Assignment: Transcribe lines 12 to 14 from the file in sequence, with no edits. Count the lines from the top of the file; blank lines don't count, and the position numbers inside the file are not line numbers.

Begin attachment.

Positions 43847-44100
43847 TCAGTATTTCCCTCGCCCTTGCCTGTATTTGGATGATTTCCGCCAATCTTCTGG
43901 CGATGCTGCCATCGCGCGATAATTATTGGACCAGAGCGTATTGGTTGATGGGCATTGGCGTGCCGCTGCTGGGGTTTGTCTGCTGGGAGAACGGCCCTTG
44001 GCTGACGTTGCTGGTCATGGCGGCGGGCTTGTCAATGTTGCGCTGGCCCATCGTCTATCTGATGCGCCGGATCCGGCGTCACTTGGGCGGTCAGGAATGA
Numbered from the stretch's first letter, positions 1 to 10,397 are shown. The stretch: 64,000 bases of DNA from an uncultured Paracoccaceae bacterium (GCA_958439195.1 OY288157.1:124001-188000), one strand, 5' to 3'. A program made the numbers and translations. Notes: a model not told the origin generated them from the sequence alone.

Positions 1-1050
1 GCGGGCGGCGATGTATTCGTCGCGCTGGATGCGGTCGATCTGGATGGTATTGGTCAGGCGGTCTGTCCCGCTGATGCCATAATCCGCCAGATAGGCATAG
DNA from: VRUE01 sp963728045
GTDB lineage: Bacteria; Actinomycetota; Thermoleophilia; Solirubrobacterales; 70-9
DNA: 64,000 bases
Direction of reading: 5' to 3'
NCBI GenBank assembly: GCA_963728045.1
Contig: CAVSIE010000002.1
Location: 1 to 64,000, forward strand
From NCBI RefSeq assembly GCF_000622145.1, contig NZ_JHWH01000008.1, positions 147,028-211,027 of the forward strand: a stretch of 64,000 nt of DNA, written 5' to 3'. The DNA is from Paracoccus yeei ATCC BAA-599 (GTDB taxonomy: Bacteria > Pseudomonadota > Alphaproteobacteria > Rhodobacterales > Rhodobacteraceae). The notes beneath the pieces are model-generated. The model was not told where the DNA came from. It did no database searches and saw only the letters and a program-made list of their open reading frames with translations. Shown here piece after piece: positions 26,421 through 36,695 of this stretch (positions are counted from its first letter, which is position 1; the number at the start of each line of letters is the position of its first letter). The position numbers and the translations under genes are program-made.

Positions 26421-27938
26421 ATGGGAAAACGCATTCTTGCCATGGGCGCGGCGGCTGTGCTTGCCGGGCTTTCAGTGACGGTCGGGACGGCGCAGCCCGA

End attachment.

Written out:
NCBI GenBank assembly: GCA_963728045.1
Contig: CAVSIE010000002.1
Location: 1 to 64,000, forward strand